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Feminism | Posted by Dayton Uttinger on 10/24/2016

The Problem With Saying Someone “Looks Like A Lesbian”

My style has nothing to do with my sexuality.

My style has nothing to do with my sexuality.

Apparently, if you cut off half of your hair, start playing rugby, spearhead a LGBTQA group on campus, begin obsessing over Orange is the New Black, and break up with your boyfriend all within the span of a year, people think you’re a lesbian. After each of these developments, I registered my mother’s raised eyebrows, my friends’ giggles, and questions like, “You know you look like a lesbian, right?”

Not that I expected any differently. I knew that my lifestyle (and style itself) was conforming to lesbian stereotypes every step of the way. I’d figured that out for myself after being hit on several times by other women (although, to be fair, half the social events I attended during college …

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Feminism, Pop-Culture | Posted by Faatimah Solomon on 10/20/2016

Emma Watson Reminded Us Why We Must Keep Fighting For Gender Equality

Emma Watson's video, 'Hurdles'

Emma Watson’s video, ‘Hurdles’

It’s easy for many people who care about social justice to get caught up in the obstacles these still face, and fall into a pit of despair and helplessness. On the flip side, many others get so caught up in celebrating all the achievements these movements have made that they tend to overlook the existing problems yet to be addressed. It’s critical to resist both of these extremes and to balance the way we perceive milestones in the fight for quality. Emma Watson’s “Hurdles” video, created by Global Citizen, communicates this very message.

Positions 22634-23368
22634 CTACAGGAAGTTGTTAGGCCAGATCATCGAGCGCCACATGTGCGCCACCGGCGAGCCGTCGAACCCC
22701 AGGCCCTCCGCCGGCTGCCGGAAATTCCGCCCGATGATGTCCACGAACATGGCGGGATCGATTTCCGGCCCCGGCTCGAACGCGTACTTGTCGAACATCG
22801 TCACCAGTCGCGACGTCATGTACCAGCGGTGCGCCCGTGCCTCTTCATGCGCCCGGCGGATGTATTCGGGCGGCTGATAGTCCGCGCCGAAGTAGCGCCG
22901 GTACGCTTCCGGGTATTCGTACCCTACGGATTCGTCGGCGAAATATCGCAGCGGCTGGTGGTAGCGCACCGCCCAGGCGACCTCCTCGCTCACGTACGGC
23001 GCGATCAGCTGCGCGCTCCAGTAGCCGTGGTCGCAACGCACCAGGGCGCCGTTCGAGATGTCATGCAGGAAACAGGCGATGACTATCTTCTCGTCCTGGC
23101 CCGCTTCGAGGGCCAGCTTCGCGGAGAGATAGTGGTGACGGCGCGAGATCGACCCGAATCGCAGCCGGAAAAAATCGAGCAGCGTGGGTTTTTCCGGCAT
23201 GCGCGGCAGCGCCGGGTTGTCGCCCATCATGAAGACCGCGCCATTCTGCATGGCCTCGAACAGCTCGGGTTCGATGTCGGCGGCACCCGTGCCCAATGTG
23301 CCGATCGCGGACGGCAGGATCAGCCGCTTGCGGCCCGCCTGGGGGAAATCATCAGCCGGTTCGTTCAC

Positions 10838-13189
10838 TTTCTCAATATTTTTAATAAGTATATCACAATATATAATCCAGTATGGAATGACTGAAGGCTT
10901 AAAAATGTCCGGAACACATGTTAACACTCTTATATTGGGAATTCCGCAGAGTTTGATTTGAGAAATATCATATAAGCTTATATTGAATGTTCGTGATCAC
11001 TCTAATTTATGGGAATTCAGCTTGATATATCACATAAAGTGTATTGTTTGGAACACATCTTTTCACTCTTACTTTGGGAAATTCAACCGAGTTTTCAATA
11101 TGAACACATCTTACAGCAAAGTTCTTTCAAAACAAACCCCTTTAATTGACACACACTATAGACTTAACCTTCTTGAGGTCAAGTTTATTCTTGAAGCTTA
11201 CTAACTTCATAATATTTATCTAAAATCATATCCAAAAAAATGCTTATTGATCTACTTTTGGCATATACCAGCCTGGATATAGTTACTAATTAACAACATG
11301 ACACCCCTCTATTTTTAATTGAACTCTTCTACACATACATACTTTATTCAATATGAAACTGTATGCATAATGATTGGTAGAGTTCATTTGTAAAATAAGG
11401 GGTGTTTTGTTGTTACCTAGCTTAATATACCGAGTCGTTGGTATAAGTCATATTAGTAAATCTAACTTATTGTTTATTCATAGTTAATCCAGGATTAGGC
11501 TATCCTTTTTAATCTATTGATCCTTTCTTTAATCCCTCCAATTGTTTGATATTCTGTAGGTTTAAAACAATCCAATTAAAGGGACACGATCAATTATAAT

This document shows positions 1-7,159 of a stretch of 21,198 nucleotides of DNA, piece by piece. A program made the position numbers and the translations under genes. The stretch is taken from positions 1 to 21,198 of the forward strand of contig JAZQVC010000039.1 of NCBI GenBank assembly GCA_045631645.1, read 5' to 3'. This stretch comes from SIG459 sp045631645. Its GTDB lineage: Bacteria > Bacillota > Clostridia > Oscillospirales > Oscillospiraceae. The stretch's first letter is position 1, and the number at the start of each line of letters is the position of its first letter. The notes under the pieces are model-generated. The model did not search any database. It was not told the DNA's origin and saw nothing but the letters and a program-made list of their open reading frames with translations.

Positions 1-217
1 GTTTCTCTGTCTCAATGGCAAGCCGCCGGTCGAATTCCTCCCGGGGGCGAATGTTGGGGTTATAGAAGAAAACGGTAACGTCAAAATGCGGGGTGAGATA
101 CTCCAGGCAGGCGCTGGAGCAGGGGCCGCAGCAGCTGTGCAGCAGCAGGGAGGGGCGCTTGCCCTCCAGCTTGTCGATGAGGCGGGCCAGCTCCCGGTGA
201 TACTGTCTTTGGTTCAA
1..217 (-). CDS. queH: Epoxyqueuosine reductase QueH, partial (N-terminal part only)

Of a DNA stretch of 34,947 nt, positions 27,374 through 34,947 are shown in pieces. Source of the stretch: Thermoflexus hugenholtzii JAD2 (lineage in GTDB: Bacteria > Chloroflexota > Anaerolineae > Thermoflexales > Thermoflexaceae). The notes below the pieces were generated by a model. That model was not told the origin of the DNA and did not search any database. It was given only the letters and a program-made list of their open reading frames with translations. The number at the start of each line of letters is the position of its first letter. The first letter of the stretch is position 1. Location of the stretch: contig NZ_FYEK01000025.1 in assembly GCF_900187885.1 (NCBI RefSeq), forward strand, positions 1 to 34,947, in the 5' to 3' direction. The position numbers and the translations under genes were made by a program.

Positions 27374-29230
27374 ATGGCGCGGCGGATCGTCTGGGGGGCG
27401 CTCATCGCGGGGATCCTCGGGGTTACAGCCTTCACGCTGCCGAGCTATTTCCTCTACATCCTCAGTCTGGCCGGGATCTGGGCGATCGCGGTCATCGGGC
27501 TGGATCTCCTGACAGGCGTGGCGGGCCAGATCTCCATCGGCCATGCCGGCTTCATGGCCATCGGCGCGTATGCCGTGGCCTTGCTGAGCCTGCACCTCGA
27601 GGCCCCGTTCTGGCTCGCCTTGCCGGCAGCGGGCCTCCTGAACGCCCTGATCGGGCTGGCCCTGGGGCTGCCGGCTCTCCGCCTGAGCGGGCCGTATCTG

Emma Watson starts the video by stating that since the beginning of time, women have faced injustices and inequalities, but that it has never stopped them from fighting for their

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Feminism | Posted by Angela Liu on 10/17/2016

Innovation, Equality, and Women in STEM: An Interview with Adriana Gascoigne

Adriana Gascoigne

Adriana Gascoigne

I first met Adriana Gascoigne, the CEO of global nonprofit Girls in Tech — an organization that focuses on the engagement, education and empowerment of women and girls pursuing careers in STEM fields — in July. She was in San Francisco in between trips to New Zealand and London – just two of the many countries she travels to each year to spread the word about the importance of getting girls into STEM fields. And her hard work is clearly paying off: Since it was founded in 2007, Girls in Tech now has over 50,000 members in 60 chapters on seven continents.

Adriana’s passion and commitment to increasing the presence of women in technology and entrepreneurship inspires me to do better by the girls who haven’t had access …

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Feminism | Posted by Blythe Drucker on 10/11/2016

My Fight To End Sexist Harassment In Schools

#DayoftheGirl

#DayoftheGirl

In the summer of 2015, I discovered feminism. While I had previously been aware of the fight for gender equality, I had never really educated myself on the movement and its values. Like many others, I was aware of the stigma that clings to the word “feminist” but was not entirely aware of its actual definition. For that reason, I was not exactly jumping at the opportunity to brand myself with the title. But then, I spent ten days at Barnard College’s Young Women’s Leadership institute, and everything changed.

At YWLI, I was surrounded by young women who proudly fought for the feminist cause. At first, I was intimidated by their knowledge and worried that what little I knew about the movement was inadequate, yet that trepidation soon passed …